The Current State of Amish Society: The Atlantic Monthly

by: Ben Nelson

The Amish, mostly know to the outside world as a humble, peace-loving, and community oriented people have had to confront some tough questions in the last few years. In June of 1998 two Amish boys, Abner Stoltzfus and Abner King Stoltzfus, were indicted on drug charges stemming from their involvement in the cocaine trade in Lancaster County, Pennsylvania (Murse 1). These young men were using cocaine and dealing it to their peers at "hoedowns," places where young Amish people gather to socialize and dance. These Amish boys became involved in the cocaine trade about five years before, after bringing members of the notorious motorcycle gang, the Pagans, to work for the roofing company the two boys owned (Murse 1). The shock that something as serious as the drug trade could affect even an Amish community has caused a great deal of interested people to examine this event more closely. I will examine this situation more closely in this article. I will ask some important questions. Specifically, how could something so contradictory to the Amish faith and values have happened and what circumstances may have made it easier for this to happen? Finally, I will attempt to answer those questions and bring some understanding to a situation that, at least on the surface, does not appear to make sense.

To understand the situation facing the Amish in Lancaster County, we must first understand what forces could have worked together to bring about such an unlikely event. Once force that contributed to this situation is the high degree of what the Amish call rowdyism. Rowdyism is a term for gang behavior among Amish young people (Hostetler 357). Rowdyism occurs in Amish youth groups and is a much bigger problem among the larger Amish settlements such as the ones in Ohio, Indiana, and Lancaster County. The two boys indicted in June were members of two different Amish youth groups. One boy was a member of a group named the Antiques and the other boy was a member of a group that call themselves the Crickets (Murse 1). These youth groups often participate in a range of behaviors that would be considered unacceptable to a parent or leaders of the church. It has long been known that at these gatherings young Amish people often consume alcohol (Hostetler 356). It was in this environment that the Stoltzfus boys introduced cocaine to the Amish youth.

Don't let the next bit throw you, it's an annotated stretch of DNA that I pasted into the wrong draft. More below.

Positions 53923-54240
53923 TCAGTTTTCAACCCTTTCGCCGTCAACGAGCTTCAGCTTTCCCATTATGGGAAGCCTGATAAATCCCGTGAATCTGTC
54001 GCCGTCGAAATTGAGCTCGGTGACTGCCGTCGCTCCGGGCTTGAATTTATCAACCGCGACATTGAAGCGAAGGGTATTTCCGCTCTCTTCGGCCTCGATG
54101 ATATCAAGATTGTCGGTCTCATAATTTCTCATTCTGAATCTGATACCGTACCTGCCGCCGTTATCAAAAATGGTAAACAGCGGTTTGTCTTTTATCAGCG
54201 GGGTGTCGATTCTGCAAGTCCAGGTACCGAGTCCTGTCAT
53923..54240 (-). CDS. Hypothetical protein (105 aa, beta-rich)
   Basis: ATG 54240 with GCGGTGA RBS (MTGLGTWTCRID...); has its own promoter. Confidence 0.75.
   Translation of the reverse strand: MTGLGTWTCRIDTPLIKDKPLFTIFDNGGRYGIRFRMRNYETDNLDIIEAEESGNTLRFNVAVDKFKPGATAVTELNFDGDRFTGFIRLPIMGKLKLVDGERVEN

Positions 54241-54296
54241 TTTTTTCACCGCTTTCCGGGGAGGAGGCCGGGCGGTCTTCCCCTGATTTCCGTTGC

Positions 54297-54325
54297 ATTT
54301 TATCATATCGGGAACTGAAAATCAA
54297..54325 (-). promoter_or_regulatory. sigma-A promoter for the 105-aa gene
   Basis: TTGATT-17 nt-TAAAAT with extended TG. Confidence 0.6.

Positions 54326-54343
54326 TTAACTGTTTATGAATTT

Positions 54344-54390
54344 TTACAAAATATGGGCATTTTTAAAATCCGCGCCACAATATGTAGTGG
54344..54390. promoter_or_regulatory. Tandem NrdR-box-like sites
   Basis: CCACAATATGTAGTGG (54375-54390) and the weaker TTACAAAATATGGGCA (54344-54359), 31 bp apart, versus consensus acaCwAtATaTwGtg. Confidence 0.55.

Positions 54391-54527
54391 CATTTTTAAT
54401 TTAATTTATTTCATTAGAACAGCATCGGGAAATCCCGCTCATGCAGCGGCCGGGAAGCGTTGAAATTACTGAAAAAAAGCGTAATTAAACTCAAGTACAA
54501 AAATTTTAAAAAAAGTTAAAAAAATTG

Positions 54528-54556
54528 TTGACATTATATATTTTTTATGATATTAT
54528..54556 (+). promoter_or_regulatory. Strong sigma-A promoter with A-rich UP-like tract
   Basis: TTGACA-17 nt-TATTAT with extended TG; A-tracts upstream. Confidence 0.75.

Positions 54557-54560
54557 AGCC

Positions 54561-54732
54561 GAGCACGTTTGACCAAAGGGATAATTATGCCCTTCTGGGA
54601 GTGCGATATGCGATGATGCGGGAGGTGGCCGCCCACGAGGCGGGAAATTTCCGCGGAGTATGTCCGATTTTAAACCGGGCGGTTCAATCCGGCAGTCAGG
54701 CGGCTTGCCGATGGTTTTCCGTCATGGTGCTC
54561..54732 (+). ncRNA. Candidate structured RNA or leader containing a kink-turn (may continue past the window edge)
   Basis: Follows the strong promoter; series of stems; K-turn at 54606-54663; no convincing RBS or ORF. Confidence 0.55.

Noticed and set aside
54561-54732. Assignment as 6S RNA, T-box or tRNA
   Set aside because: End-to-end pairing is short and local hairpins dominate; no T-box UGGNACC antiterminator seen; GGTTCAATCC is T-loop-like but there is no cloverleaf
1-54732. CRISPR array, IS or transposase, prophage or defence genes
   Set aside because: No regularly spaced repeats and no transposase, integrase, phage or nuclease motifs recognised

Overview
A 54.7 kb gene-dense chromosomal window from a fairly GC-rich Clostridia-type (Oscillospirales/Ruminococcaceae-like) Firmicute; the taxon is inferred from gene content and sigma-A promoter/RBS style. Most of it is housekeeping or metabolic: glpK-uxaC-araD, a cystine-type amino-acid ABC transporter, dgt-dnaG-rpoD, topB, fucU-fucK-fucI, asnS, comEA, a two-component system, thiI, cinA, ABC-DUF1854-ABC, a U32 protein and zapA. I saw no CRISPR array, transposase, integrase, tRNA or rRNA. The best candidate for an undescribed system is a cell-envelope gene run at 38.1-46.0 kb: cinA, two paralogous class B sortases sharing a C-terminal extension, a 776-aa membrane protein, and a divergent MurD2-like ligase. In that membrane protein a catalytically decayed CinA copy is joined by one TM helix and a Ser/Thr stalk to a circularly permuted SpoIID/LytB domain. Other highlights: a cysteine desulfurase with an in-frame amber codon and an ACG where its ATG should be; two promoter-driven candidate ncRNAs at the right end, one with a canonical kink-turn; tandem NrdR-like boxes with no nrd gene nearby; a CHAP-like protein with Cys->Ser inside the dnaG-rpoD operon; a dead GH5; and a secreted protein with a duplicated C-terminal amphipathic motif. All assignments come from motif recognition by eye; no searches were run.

Part of the reason why this behavior may be possible can be explained by the parenting style of many Amish parents. Amish parents generally tend to respect their children's right to privacy. A lot of Amish parents respect that right to privacy so much that they ignore a lot of the behavior in their children (Hostetler 357). Hostetler compares the parenting style of the Amish to the Chinese and what he calls other "high context" cultures in his book Amish Society. This is a parenting style that allows for a lot of leniency with children and rests on the belief that the strong culture will eventually bring the rebellious youth back to their senses (357). This kind of attitude toward adolescent rebellion may have perpetuated the problem in this particular situation. In an article written by Ernest Schreiber and Ed Klimuska published on June 24, 1998 titled "Parents were warned of growing problem in fall," a Lancaster County Bishop was quoted as saying, "This has been going on for some time, several years now," referring to the drug problem. Another bishop said "The past couple of years, we've been hearing more and more," also referring to the drug problem (1). These quotes are evidence that this drug problem in Lancaster County may have been partly the result of a few parents taking too much of a passive role in the supervision of their children's activities.